Array to_xml

Why is it that...

{code}

myarray = ["one"]

=> ["one"]

myarray.to_xml

RuntimeError: Not all elements respond to to_xml
  from /foo/vendor/rails/activerecord/lib/../../activesupport/lib/
active_support/core_ext/array/conversions.rb:62:in `to_xml'
  from (irb):94

{code}

... however ...

{code}

myarray2 = [{:one => "onevalue"}]

=> [{:one=>"onevalue"}]

myarray2.to_xml

=> "<?xml version=\"1.0\" encoding=\"UTF-8\"?>\n<records type=\"array
\">\n <record>\n <one>onevalue</one>\n </record>\n</records>\n"

{code}

Is there a way I can convert an array to xml without having to wrap
each element in a hash???

What do you want the resulting XML to look like? Usually XML has name/
value format.

You can do this:

class Symbol
  def to_xml
    {self => self.to_s}.to_xml
  end
end

and then you can call :hello.to_xml

=> <hello>hello</hello>

That's a little dangerous, though, and it may turn out that you should
rethink the XML schema, and use hashes in general.

Why is it that...

{code}

myarray = ["one"]

=> ["one"]

myarray.to_xml

RuntimeError: Not all elements respond to to_xml
  from /foo/vendor/rails/activerecord/lib/../../activesupport/lib/
active_support/core_ext/array/conversions.rb:62:in `to_xml'
  from (irb):94

{code}

... however ...

{code}

myarray2 = [{:one => "onevalue"}]

=> [{:one=>"onevalue"}]

myarray2.to_xml

=> "<?xml version=\"1.0\" encoding=\"UTF-8\"?>\n<records type=\"array
\">\n <record>\n <one>onevalue</one>\n </record>\n</records>\n"

In a nutshell, strings don't have a to_xml method, but hashes do.

{code}

Is there a way I can convert an array to xml without having to wrap
each element in a hash???

What do you want the output to look like ?

Fred

I'm wanting something like...

<errors>
  <error>foo</error>
  <error>bar</error>
</errors>

I find it really interesting that a Rails controller will accept xml
like...

<process-codes>
  <code>one</code>
  <code>two</code>
</process-codes>

.. and transform it into a hash..

{ :process_codes => { :code => [ "one", "two" ] } }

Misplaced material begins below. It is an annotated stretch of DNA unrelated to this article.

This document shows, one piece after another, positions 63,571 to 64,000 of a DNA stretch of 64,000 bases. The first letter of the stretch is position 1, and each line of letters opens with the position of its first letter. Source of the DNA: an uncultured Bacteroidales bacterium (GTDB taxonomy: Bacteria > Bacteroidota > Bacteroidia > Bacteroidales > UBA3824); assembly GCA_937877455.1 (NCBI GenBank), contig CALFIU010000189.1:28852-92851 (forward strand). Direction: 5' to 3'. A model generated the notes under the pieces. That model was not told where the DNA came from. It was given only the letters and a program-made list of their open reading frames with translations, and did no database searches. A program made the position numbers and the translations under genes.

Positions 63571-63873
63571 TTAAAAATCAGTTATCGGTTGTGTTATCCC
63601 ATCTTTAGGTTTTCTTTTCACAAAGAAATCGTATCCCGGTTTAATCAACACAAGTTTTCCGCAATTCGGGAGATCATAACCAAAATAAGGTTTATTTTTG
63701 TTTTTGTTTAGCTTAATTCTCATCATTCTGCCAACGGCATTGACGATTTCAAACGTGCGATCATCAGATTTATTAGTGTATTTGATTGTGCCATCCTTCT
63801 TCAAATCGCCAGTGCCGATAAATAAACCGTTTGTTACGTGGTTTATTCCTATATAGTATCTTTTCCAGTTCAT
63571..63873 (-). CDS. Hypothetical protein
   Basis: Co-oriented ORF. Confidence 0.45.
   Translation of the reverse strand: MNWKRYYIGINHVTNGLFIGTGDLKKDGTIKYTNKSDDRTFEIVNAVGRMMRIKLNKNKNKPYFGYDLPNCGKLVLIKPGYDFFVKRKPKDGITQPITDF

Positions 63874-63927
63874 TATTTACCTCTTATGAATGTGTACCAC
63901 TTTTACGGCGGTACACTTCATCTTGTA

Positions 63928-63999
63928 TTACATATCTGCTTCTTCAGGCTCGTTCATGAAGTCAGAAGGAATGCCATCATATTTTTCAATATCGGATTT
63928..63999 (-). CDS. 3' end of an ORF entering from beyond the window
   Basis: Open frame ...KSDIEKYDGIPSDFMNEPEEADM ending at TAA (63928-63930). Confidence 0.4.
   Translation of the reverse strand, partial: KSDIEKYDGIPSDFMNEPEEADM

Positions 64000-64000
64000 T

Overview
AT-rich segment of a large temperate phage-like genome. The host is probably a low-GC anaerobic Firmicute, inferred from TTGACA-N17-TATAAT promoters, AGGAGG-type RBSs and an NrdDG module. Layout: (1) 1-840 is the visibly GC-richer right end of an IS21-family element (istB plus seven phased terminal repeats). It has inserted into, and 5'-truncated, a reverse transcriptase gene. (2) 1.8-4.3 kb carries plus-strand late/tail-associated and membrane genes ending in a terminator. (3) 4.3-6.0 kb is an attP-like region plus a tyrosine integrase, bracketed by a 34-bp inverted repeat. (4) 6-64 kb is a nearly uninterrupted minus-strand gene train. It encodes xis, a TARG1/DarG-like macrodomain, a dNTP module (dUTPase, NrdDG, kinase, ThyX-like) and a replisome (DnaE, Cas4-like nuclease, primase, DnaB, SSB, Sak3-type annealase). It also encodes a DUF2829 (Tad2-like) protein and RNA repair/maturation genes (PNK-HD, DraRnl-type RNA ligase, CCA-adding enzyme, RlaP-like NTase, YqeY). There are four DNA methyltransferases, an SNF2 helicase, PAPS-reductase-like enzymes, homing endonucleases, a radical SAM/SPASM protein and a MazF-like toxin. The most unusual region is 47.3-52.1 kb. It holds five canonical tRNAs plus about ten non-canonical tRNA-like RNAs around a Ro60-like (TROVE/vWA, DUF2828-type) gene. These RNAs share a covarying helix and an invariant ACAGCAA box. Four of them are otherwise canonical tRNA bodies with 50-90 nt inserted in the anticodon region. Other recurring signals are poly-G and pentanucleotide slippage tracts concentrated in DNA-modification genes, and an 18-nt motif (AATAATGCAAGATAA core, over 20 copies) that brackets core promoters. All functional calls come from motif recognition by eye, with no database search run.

... but will not go back the other way when I want to convey errors...

{ :errors => { :error => [ "foo", "bar" ] } }

The standard thing to do is put classes in there instead of strings,
so each error would be an instance of class Error, which would respond
to to_xml with <error>foo</error> or whatever. See, for example, Pat
Maddox's Blog: http://evang.eli.st/blog/2007/2/22/my-rails-gotcha-custom-to_xml-in-a-hash-or-array

If you are worried about reversibility, you can change active_support
\core_ext\array\conversions so that the to_xml method looks like this
at the top:

          options[:root] ||= all? { |e| e.is_a?(first.class) &&
first.class.to_s != "Hash" } ? first.class.to_s.underscore.pluralize :
"records"
          map!{|e| (e.class.name == "String") ? {options[:root].to_sym
=> e} : e}

          raise "Not all elements respond to to_xml" unless all? { |e|
e.respond_to? :to_xml }

          options[:children] ||= options[:root].singularize
          options[:indent] ||= 2
          options[:builder] ||= Builder::XmlMarkup.new(:indent =>
options[:indent])

The XML you get back isn't pretty, but it doesn't crash:

<?xml version=\"1.0\" encoding=\"UTF-8\"?>
<hash>
  <errors>
    <error type=\"array\">
      <error>
        <error>foo</error>
      </error>
      <error>
        <error>bar</error>
      </error>
    </error>
  </errors>
</hash>

Cleaning it up more than this might be a bit tricky. If this is
something a lot of people would like, I'd look at it some more, but I
think it's pretty unusual, and it's usually easier to use objects.

-Michael

Thanks Michael.

I've taken the easy (and hacky) way out by using an
ActiveRecord::Errors object which is transformed implements to_xml
quite nicely.
The hacky bit is that I'm not always adding an error that coincides
with an attribute of the model I'm exploiting .. eg,

  errors.add( :code, "#{code} is not found" )

..when my model object doesn't actually have a "code" attribute.
Also... under some scenarios I may not have a model instance at all
but need to create one in order to gain access to the to_xml friendly
Errors object by doing something like...

  errors = Player.new.errors

... which is of course hacky, but more readily thrown together than
implementing a custom errors class or modifying the conversions.rb
The Errors object is also nice because it allows multiple errors with
the same key...

  errors.add( :code, "#{code} is not found" )
  errors.add( :code, "#{code} has already been processed" )